GAO Issues Report On How FCC Can Better Monitor Competition in the Wireless Industry

The Government Accountability Office (GOA) today published an in-depth report on the wireless industry to analyze concerns over consumer choice in relation to the seemingly anti-competitive environment that’s been created by operator consolidation over the past decade.

More specifically, the report aimed to evaluate whether consumers are protected from harmful practices like early-termination fees and handset exclusivity arrangements, for example.  The comprehensive analysis included collecting and analyzing data and documents from a variety of government and private sources, as well as conducting case studies in both rural and urban areas and interviewing stakeholders representing consumers, local and state agencies.

“The biggest changes in the wireless industry since 2000 have been consolidation among wireless carriers and increased use of wireless services by consumers,” the GOA explained.  “Industry consolidation has made it more difficult for small and regional carriers to be competitive.  Difficulties for these carriers include securing subscribers, making network investments, and offering the latest wireless phones necessary to compete in this dynamic industry.  Nevertheless, consumers have also seen benefits, such as generally lower prices, which are approximately 50 percent less than 1999 prices, and better coverage.”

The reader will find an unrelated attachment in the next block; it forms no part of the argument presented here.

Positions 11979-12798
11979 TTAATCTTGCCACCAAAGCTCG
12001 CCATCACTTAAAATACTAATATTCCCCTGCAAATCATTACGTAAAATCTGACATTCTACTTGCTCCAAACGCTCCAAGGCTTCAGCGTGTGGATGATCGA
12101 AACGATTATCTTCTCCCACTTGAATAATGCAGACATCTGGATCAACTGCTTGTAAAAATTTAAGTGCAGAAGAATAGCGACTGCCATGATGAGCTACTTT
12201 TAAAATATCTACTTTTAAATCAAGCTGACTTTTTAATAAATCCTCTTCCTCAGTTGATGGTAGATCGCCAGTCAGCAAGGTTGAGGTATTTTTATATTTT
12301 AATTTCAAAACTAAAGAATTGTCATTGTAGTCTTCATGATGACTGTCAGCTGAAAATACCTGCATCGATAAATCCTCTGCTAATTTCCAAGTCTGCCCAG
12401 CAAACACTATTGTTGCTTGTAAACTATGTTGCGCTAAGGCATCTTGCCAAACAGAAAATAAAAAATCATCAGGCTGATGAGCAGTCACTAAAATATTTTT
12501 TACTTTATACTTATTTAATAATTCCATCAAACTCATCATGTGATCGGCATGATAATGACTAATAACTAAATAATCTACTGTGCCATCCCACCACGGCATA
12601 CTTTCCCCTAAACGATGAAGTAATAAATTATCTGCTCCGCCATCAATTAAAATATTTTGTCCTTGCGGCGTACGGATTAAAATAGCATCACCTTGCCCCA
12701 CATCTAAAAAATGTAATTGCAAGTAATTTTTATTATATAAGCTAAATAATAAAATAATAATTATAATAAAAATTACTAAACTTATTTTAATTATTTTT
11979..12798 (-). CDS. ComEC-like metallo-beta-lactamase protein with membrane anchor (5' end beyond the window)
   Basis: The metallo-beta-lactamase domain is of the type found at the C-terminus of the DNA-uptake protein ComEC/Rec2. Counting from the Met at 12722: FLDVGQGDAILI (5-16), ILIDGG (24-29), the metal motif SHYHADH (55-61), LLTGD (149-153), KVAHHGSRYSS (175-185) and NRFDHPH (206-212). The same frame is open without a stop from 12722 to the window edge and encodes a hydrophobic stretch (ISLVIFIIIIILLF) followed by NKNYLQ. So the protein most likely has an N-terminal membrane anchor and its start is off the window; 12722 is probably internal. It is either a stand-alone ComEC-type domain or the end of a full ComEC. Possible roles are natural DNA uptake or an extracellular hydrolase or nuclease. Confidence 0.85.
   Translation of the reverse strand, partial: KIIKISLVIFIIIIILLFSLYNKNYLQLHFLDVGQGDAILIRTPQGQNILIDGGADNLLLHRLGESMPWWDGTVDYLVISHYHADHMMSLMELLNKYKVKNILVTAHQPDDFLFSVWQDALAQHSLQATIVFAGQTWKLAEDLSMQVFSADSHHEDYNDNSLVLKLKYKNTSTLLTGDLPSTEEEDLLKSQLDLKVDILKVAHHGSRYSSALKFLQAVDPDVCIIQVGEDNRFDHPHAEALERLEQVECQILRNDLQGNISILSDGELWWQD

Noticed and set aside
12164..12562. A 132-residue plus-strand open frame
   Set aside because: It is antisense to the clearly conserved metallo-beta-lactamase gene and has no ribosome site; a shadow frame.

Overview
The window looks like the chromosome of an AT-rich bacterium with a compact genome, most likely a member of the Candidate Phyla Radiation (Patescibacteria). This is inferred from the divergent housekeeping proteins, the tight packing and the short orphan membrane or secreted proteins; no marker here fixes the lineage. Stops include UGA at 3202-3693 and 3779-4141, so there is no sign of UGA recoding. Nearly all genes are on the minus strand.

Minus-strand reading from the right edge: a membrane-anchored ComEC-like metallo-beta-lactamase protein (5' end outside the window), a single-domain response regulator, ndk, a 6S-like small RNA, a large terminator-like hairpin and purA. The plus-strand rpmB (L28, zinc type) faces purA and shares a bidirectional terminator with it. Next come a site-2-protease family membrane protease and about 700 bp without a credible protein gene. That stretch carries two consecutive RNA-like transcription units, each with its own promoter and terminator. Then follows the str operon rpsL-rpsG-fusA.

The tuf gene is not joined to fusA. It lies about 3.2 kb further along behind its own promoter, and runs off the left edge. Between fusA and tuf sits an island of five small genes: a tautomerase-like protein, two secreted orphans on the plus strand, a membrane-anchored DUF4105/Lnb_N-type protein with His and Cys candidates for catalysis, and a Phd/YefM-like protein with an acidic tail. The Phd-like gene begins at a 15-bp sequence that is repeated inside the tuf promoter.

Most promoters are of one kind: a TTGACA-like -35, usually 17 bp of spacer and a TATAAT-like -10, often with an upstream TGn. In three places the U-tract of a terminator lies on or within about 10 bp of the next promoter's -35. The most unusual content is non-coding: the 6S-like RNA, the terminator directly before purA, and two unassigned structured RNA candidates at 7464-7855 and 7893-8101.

The goal was to offer suggestions to the FCC to better monitor the wireless industry to keep the most open environment possible for both consumers and stakeholders.  From the report: “The FCC should assess whether expanding original data collection of wireless industry inputs and outputs — such as prices, special access rates, capital expenditures and equipment costs — would help the Commission better satisfy its requirement to review competitive market conditions with respect to commercial mobile services.”

This falls in line with the goal of groups like the Mobile Internet Content Coalition (MICC) and Public Knowledge, who fight for open standards in the wireless sector and call for less carrier control.  The FCC is being petitioned left and right, so it should be interesting to see how they respond to the pressure.  You can download the GOA’s entire report here.